Saturday, July 31, 2010

Model behaviour - Ariel Leader photoshoot

Today I had the privilege of having the Leader photographed for John Branton's Classic Motorcycles of WA calendar. The calender will be out later in September. The Leader still isn't registered for the road so we wheeled it to the park around the corner. Considering there'll only be a one photo of it in the calendar we sure did take a lot of photos.

If you're interested in John's excellent calendar, he can be contacted on:
Details of the calendar can be found here:

Update - 3 August 2010.
My paperwork from the Department if Infrastructure and Transport stating, as we already knew, that there is no record of the Ariel being imported since the introduction of import restrictions in 1989. So, here we go. Let's hope this is the last hurdle.

Update - 11 August 2010
At last!! The Ariel is road registered!

Update - 15 August 2010
I took the Ariel on a run on Sunday to the Vintage Motorcycle Club presentation day. It wasn't a big bike event though so there wasn't much to see, but I did get to ride on the freeway. The Ariel easily cranked up to 60 mph (about 95 kph), which is a respectable speed for a 50 year old bike I think. She's very comfortable to ride.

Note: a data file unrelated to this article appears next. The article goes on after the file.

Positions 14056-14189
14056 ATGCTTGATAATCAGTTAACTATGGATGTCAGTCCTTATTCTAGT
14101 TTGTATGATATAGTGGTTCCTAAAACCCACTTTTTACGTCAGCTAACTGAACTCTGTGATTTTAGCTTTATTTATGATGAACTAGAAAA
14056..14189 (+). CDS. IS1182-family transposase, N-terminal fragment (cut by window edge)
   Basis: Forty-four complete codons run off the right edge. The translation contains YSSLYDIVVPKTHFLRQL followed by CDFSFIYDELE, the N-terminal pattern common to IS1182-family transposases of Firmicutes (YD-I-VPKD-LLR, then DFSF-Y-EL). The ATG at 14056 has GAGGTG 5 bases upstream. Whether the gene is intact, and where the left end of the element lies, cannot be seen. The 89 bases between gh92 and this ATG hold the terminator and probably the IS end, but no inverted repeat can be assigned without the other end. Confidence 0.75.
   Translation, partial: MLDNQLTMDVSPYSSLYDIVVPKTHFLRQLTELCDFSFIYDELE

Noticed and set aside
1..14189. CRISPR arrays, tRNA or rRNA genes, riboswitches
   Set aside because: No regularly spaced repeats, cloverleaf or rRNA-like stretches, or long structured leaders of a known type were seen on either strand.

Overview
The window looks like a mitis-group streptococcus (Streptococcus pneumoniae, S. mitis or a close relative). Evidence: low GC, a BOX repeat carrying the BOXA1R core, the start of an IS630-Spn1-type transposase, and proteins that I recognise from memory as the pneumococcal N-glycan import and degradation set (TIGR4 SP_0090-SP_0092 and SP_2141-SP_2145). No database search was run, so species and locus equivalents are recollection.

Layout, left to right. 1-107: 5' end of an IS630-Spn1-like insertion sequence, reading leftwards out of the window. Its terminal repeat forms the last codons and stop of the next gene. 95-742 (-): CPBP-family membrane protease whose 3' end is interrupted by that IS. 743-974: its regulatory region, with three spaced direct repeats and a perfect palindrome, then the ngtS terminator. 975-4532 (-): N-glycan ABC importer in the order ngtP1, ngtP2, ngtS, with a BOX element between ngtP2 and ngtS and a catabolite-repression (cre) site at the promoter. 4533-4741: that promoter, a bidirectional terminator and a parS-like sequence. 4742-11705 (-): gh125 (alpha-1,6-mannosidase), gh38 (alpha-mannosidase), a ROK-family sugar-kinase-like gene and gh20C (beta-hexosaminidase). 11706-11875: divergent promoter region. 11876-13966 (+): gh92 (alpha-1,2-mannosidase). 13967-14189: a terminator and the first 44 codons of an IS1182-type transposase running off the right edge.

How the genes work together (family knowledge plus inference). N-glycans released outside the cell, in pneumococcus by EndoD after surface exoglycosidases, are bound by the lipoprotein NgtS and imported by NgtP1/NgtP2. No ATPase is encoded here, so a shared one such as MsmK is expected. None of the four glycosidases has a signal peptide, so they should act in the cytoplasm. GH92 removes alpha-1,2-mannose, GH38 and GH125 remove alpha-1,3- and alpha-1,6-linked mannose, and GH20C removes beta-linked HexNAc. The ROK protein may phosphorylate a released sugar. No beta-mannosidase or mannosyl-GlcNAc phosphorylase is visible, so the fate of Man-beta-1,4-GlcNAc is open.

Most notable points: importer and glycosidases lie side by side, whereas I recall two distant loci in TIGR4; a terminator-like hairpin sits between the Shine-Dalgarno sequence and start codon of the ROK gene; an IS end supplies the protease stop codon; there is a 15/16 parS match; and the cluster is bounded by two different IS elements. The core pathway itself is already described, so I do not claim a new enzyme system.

There were only a few bikes in attendance. The Ariel drew an admiring crowd.
Colin B's 1943 ex-Army surplus Indian. A beautiful machine.
I rode home along the coast with a quick stop in Cottesloe and Fremantle.

Monday, July 5, 2010

Ariel Two-Stroke Retrospective - Classic Bikes 1983

Sunday, July 4, 2010

The Motor Cycle - Ariel Two-Stroke Engine Analysed

Ariel's decision to power the Leader with a two-stroke engine was radical decision for a company with a long history for four-stroke development. In September 1958 'The Motor Cycle' magazine wrote a special featured about the Leader's engine and its development.

Introducing the Leader - Motor Cycling Magazine July 1958

People often tell me that the Leader was an unpopular motorbike and a failure. These views come with a substantial dose of hindsight and prejudice. For some reason, two-strokes are seen as something second rate amongst British motorcycle aficionados. While it's true that sales of the Leader and Arrow fell away after a couple of years, the Leader, when introduced, was a sensation. Quite rightly called "Tomorrow's design .... today!", the Leader was launched with much fanfare. The British 'Motor Cycling' magazine dedicated 27 pages of editorial, articles and advertising to the Leader, which I've presented in full here.

The single bare sentence "British Factory's Sensational Newcomer" gives no hint of what's to come.